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Page Title: Reduce the water content to less than 0.5 wt% and similarly reduce equivalent - Continued
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that multiple mechanisms exist which should ensure that substantial pressures of
hydrogen and oxygen cannot accumulate in plutonium storage environments.
Additional recent data on gas pressurization in plutonium storage environments
comes from the MIS program, where headspace gas pressure and composition
have been measured for containers from the Plutonium Finishing Plant (PFP) at
Hanford [Mason et al. 1999]. These containers, which include impure oxides, had
been stored for up to 18 years. Common observations for those containers that
apparently remained gas-tight are that pressures were found to be near
atmospheric, significant hydrogen gas fractions were observed (up to about 50%
in one can), oxygen pressures were strongly depressed (or undetectable) and
small partial pressures of carbon dioxide and carbon monoxide sometimes were
Pressures have been monitored over as-received and calcined plutonium-bearing
oxides in eleven shelf-life capsules held at room temperature and monitored for
two to four years [Mason et al. 1999 and Veirs, et al 2002]. ]. In addition, one
hundred and six 3013 containers holding metal and seven containers holding
plutonium oxide material [Spearing/Crooks 2003] have been monitored for
almost 7 years. Twenty-two of the containers holding metals and all of the oxide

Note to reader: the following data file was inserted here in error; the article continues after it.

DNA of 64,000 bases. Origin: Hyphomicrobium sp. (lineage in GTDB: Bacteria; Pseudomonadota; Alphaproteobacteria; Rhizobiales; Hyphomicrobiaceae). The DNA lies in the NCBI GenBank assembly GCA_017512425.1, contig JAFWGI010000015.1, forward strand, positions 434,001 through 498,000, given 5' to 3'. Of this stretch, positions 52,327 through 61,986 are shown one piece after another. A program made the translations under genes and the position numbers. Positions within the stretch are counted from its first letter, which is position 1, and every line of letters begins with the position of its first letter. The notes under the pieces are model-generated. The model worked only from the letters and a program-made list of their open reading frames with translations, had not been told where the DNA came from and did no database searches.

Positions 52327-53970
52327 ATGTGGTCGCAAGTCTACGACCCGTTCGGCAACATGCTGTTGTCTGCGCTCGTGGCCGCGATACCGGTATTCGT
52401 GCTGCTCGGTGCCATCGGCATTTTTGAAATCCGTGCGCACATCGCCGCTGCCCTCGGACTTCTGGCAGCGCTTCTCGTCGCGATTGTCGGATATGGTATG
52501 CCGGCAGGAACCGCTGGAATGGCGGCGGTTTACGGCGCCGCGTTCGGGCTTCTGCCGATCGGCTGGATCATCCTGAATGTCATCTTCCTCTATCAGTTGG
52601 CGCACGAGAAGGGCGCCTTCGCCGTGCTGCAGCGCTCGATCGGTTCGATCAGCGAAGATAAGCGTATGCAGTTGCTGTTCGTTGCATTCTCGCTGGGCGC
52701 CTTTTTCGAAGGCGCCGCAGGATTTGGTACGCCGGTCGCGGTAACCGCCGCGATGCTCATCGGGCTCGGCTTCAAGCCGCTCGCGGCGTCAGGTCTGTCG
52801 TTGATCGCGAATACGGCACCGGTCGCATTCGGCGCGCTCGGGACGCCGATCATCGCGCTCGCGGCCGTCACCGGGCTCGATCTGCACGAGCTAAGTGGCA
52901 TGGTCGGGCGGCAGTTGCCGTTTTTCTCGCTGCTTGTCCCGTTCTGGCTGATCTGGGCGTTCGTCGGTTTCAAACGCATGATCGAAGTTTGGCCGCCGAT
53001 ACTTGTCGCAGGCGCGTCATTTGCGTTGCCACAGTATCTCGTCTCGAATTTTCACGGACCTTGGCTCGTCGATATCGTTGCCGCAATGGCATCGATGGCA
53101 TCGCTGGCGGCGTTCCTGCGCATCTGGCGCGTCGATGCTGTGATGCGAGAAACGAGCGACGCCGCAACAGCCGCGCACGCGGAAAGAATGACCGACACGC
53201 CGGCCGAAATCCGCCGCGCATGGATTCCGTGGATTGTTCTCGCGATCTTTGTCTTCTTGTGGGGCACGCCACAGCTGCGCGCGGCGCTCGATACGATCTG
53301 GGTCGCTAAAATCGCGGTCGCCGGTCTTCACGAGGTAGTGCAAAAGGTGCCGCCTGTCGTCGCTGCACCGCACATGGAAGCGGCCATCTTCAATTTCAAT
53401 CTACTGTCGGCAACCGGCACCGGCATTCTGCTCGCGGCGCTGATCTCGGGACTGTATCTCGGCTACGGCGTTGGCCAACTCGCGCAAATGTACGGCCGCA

containers were constructed with a bellows system in the container to measure
pressure changes. Pressure monitoring (x-ray radiographs of the bellows) of 12
of the containers holding metal and all of the containers holding oxides are under
continued surveillance. Minimal pressures were generated in the shelf-life
capsules with elevated hydrogen and depressed oxygen partial pressures
typically found. Shelf-life studies continue at Los Alamos National Laboratory and
preliminary results in a large-scale container filled with pure plutonium oxide
continue to demonstrate minimal gas generation [Berg, et al. 2002]. Small-scale
containers filled with impure oxides demonstrate higher gas releases confirming
the need to keep moisture in the package below 0.5-wt.% and the material as
dry as possible [reference not available yet]. Additional information comes from
practical experience in the United States and United Kingdom weapons
complexes over the past five decades. A survey of plutonium storage failures has
failed to identify a single instance of gas-induced failure where plutonium oxide
materials have been calcined and packaged in a manner similar to that described

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